One major approach to the study of growth factor receptor action has been to overexpress wild-type or mutant receptors in cultured cells and to evaluate biological responses to exogenous ligand. Studies of this type with insulin and insulin-like growth factor-I (IGF-I) receptors often use Chinese hamster ovary (CHO) cells. We have compared the effect of receptor overexpression in CHO cells and in NIH-3T3 fibroblasts in order to assess the suitability of CHO cells for studies of this nature and the contribution of cell type-specific factors to those responses generally assayed. Overexpression of IGF-I receptors in NIH-3T3 cells resulted in increased sensitivity and maximal responsiveness of thymidine incorporation, 2-deoxyglucose uptake, and phosphatidylinositol-3 (PI3) kinase activation to IGF-I stimulation. In CHO cells, on the other hand, overexpression of either IGF-I or insulin receptors increased the sensitivity of thymidine incorporation to ligand, but maximal responsiveness was unchanged or decreased. Overexpression of the insulin receptor increased sensitivity of glucose uptake and the maximal response of PI3 kinase activation to insulin. Overexpression of the IGF-I receptor did not affect sensitivity or maximal responsiveness of glucose uptake or PI3 kinase activation to IGF-I. These data suggest that IGF-I and insulin signal pathways may differ in CHO cells, and that there may even be divergent IGF-I signaling pathways for short vs. long-term effects. Whether this is a result of differences in the number of endogenous receptors, hybrid receptor formation, or defects in post-receptor signaling, the use of CHO cells to assess receptor function must be approached with caution.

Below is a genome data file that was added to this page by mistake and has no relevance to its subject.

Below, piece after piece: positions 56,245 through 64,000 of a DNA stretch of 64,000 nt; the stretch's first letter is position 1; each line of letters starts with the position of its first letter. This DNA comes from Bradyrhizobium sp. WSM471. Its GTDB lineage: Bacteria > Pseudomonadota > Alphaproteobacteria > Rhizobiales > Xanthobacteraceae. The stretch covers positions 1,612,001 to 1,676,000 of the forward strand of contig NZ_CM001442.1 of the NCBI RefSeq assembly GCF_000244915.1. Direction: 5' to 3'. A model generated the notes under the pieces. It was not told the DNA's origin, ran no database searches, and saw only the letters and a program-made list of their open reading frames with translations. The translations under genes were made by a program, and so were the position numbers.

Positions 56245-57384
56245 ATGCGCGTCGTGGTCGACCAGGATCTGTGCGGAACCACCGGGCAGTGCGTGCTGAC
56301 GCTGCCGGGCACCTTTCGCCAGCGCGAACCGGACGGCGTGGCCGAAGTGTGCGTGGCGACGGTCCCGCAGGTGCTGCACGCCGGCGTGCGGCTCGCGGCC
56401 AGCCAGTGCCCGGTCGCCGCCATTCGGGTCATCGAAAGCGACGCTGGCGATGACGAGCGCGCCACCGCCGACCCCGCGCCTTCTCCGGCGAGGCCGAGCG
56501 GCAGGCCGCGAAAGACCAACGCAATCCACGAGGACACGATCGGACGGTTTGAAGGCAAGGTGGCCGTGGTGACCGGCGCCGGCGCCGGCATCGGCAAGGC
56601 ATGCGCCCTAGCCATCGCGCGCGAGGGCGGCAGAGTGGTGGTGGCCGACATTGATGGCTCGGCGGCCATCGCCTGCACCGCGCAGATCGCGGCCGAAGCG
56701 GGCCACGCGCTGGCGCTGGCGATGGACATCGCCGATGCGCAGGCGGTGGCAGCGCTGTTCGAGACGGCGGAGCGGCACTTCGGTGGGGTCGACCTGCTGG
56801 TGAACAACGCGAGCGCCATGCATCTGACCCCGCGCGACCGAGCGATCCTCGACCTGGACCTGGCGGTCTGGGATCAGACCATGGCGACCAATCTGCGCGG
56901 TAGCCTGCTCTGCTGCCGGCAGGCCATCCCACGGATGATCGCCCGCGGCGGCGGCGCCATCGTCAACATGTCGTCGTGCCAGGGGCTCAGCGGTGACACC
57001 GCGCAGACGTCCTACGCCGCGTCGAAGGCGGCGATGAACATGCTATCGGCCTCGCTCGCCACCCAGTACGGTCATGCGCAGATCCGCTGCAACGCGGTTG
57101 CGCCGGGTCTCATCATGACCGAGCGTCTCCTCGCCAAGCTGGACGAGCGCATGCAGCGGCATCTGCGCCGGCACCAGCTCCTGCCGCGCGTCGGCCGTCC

|Original language||English (US)|
|Number of pages||8|
|Journal||Journal of Cellular Physiology|
|Publication status||Published - Jul 1993|
ASJC Scopus subject areas
- Cell Biology
- Clinical Biochemistry